Difference Between Supplier and Creditor

A supplier is that natural or legal person to whom a payment is owed for the purchase of products or services that are directly related to the activity carried out by said person. On the contrary, in the case of the creditor , these purchases are not made up of goods and services that are related to the activity, but rather refer to other reasons or economic concepts.

Although the nature of these two figures may be similar or similar, the most basic criteria of accounting and business economics establish a series of differences between suppliers and creditors depending on the activity they carry out.

Differences between supplier and creditor

In this way, the supplier supplies or provides, as its name indicates, the services or goods closely related to the daily activity of the company or that are necessary for its production and subsequent sale. Following this criterion, suppliers could be considered those that offer raw materials or technological resources for production processes or, in other words, for the sale of the final product to the customer or consumer.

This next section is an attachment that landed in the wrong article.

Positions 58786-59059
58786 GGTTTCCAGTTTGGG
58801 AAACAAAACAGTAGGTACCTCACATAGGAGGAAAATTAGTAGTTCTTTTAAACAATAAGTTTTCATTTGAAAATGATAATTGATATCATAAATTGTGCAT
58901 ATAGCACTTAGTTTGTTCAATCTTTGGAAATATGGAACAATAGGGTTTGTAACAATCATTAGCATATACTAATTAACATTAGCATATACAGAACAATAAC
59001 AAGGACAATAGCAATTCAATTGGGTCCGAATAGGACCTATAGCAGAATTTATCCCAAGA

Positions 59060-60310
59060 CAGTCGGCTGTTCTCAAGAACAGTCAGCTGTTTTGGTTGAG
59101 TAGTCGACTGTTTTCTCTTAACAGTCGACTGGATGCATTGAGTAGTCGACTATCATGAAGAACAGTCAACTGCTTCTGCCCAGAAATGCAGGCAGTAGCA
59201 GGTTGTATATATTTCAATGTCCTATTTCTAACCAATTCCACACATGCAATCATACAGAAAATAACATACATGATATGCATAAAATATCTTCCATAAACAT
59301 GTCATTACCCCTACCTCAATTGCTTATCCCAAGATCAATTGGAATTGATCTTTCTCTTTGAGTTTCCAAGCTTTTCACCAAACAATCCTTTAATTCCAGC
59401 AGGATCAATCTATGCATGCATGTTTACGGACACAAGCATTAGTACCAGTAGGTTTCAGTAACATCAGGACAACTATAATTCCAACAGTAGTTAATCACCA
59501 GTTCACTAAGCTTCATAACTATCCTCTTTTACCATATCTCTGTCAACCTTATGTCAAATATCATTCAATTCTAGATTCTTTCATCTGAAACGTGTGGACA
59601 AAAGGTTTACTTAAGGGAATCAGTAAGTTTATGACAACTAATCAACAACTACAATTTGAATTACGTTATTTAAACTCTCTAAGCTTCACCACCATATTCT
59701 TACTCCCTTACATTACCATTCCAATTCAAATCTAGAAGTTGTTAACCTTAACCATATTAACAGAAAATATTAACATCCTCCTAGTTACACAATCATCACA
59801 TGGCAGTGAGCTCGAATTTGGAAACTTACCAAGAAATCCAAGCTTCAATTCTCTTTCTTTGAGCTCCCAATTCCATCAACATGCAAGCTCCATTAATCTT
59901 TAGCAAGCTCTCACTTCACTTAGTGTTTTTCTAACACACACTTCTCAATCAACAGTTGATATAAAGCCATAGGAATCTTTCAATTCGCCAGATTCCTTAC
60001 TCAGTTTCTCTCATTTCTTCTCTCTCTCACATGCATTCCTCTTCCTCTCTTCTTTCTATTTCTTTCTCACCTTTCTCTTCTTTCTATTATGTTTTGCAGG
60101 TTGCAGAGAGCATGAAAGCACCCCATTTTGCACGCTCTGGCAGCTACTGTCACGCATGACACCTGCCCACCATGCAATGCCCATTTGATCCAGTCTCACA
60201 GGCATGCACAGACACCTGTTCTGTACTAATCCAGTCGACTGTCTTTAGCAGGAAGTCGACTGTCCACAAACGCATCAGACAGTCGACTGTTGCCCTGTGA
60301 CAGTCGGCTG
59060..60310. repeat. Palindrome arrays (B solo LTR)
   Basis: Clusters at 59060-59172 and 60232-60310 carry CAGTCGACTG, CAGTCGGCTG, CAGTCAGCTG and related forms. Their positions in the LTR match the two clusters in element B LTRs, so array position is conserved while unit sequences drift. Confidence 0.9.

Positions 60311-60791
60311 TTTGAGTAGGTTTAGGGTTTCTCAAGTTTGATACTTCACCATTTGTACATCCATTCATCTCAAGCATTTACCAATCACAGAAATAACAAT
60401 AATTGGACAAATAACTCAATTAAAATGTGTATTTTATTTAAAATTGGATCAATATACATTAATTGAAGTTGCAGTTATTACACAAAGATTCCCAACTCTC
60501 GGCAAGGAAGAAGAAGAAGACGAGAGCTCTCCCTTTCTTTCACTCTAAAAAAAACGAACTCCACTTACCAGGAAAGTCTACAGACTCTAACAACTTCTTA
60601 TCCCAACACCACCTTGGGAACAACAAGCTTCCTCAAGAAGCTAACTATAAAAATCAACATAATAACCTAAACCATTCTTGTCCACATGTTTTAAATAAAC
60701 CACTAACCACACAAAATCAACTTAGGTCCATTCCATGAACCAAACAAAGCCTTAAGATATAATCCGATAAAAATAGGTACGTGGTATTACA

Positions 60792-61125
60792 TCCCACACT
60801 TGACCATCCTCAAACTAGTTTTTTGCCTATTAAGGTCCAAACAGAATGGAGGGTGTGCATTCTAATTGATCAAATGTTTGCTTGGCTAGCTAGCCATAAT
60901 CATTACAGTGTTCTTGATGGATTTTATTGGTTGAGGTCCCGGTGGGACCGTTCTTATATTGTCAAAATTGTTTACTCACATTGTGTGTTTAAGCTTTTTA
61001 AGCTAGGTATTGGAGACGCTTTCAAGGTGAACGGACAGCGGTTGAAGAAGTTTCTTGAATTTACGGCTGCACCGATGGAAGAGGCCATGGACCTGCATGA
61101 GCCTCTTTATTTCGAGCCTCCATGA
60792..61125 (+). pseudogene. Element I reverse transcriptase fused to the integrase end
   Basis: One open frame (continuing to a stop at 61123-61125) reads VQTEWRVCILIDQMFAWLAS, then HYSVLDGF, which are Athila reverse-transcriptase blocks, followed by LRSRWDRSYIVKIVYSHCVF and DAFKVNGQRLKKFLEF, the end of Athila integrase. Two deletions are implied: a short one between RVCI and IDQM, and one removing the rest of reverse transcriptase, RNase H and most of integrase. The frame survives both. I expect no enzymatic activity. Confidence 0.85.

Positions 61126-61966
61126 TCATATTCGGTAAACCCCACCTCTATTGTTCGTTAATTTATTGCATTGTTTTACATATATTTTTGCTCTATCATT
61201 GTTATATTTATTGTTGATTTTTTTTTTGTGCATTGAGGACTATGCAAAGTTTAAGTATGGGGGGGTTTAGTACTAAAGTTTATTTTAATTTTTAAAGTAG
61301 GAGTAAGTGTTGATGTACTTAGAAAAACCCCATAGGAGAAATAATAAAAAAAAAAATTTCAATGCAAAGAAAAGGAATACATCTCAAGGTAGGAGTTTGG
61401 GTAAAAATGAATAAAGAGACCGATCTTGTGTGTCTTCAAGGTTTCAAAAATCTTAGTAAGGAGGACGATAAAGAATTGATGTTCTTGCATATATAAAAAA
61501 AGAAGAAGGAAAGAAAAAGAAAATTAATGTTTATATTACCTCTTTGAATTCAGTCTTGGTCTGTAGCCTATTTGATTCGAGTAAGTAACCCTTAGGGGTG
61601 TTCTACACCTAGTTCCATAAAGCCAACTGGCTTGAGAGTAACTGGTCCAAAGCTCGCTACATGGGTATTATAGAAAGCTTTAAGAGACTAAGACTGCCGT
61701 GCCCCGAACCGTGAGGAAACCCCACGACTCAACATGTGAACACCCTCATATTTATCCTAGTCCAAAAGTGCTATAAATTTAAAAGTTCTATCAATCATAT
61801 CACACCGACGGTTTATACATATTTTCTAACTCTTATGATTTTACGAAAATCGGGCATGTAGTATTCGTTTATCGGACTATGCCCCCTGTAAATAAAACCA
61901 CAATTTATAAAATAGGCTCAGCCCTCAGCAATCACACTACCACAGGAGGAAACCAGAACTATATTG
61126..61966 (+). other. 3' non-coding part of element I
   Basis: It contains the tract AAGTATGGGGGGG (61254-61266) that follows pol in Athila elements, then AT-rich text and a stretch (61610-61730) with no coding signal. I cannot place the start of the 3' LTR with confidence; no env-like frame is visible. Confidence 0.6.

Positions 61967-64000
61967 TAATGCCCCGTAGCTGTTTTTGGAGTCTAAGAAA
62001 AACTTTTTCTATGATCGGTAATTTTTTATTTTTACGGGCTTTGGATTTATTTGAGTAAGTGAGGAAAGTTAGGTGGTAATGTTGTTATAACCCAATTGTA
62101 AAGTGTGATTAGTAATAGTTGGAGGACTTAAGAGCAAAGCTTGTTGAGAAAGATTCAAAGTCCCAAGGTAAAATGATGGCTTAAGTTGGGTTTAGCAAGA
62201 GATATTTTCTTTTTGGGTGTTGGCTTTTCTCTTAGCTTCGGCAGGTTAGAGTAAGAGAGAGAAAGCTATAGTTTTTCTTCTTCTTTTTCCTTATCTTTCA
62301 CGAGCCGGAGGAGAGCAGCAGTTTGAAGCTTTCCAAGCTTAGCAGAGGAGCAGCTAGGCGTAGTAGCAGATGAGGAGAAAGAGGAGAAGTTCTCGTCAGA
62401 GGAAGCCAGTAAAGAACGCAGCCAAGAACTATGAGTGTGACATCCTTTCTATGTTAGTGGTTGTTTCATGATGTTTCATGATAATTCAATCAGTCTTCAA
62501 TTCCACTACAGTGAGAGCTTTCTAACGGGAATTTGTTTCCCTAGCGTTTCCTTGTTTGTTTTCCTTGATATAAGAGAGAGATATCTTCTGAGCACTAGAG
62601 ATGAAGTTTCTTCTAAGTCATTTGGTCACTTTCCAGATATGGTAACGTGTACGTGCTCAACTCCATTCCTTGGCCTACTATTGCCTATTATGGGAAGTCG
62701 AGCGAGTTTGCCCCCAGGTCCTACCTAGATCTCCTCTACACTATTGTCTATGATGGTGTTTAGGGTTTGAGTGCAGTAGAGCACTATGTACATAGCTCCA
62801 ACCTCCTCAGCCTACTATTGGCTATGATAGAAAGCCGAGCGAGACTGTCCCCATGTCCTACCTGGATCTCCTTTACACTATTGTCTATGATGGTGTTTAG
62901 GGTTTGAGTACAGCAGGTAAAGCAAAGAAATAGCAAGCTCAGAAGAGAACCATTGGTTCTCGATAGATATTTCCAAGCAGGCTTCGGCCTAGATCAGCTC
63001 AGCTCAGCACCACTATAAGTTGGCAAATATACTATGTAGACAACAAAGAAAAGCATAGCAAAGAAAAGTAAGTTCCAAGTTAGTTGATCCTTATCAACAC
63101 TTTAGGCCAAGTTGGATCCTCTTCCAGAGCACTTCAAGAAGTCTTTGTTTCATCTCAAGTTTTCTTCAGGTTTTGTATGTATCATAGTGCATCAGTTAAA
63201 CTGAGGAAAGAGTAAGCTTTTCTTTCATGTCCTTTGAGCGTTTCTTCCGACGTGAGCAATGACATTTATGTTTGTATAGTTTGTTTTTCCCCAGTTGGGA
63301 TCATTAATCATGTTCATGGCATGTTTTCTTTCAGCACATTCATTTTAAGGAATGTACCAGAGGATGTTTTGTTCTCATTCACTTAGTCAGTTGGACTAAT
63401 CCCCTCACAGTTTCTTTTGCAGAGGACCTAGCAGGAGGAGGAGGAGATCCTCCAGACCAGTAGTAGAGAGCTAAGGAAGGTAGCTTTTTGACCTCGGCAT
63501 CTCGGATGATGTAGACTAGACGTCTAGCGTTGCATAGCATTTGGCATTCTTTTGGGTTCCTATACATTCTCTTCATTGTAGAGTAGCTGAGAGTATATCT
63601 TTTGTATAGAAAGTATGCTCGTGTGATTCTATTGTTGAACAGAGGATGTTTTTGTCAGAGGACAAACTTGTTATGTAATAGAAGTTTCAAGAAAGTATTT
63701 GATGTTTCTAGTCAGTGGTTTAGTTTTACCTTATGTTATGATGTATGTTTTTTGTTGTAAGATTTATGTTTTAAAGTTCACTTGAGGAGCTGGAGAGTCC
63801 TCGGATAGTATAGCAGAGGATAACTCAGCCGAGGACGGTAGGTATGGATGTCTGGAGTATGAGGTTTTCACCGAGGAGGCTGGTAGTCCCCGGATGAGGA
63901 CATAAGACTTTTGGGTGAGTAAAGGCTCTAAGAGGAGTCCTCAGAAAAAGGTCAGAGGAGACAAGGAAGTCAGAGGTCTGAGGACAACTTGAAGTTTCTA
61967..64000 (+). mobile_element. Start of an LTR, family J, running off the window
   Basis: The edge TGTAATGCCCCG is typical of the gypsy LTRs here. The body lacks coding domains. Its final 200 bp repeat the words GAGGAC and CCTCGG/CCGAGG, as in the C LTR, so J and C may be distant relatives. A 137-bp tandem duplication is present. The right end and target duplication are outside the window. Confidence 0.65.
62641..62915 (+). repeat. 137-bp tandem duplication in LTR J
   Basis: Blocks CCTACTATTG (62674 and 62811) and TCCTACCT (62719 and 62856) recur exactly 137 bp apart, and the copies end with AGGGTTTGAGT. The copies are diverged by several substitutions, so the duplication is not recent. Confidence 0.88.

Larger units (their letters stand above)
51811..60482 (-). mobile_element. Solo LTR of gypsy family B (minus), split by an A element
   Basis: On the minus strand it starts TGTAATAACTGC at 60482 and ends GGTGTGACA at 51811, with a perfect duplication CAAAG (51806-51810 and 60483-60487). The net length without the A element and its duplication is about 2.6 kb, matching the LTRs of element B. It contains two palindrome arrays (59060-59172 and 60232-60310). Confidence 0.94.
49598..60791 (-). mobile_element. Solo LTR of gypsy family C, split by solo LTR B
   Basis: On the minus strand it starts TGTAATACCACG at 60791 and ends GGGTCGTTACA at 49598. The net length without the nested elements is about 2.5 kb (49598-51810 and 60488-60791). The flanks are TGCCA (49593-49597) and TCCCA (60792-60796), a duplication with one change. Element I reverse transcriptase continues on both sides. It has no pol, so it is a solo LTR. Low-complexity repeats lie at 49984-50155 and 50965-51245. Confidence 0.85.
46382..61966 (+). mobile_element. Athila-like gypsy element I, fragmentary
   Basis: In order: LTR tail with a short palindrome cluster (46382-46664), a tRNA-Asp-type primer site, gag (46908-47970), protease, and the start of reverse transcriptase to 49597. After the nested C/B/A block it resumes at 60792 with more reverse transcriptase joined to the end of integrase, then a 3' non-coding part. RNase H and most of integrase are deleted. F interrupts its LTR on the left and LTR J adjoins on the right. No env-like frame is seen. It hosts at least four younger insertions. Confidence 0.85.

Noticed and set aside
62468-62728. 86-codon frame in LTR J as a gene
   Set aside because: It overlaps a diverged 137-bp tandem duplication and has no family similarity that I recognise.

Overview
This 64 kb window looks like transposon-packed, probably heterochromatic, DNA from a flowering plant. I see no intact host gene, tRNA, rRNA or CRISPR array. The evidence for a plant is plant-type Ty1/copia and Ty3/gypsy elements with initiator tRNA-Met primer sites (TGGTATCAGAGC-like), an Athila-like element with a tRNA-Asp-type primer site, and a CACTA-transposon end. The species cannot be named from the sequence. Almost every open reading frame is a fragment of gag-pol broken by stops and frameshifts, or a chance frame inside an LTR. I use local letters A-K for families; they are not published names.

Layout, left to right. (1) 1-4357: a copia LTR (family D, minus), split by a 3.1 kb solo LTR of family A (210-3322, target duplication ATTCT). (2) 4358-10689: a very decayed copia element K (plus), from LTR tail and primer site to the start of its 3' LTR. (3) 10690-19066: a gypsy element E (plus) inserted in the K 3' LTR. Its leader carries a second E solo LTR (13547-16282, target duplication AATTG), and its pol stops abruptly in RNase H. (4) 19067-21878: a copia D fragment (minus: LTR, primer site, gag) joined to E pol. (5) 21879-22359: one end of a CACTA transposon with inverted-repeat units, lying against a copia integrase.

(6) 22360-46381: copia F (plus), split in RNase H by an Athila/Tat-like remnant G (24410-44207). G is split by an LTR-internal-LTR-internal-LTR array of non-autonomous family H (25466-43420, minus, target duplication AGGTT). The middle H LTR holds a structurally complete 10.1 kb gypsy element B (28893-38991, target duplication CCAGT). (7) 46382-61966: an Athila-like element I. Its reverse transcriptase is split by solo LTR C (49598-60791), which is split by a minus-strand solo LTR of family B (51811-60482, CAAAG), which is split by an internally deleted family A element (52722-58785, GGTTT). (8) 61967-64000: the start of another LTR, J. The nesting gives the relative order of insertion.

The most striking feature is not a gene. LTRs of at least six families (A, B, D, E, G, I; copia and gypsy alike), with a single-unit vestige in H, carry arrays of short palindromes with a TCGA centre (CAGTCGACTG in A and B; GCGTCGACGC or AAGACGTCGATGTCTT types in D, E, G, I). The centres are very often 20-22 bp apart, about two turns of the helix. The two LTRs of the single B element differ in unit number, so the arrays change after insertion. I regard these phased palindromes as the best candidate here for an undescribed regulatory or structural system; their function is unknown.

On the other hand, the creditor would be in charge of supplying the production company to which we refer with other types of more varied resources and that serve for the normal operation of the company. Generally, the most common examples are electricity, telephone or running water services, legal or advisory assistants and even security and surveillance companies that protect the facilities.

Vendor and Creditor Examples

Following these basic distinctions, we could consider the example of a guitar factory, which would have other companies as suppliers that supply it with wood for the instruments, strings and various components such as fingerboards or pegs.

Alternatively, you would have creditors such as the electric company that supplies you with light or the telephone company that answers your line to attend to the usual requests.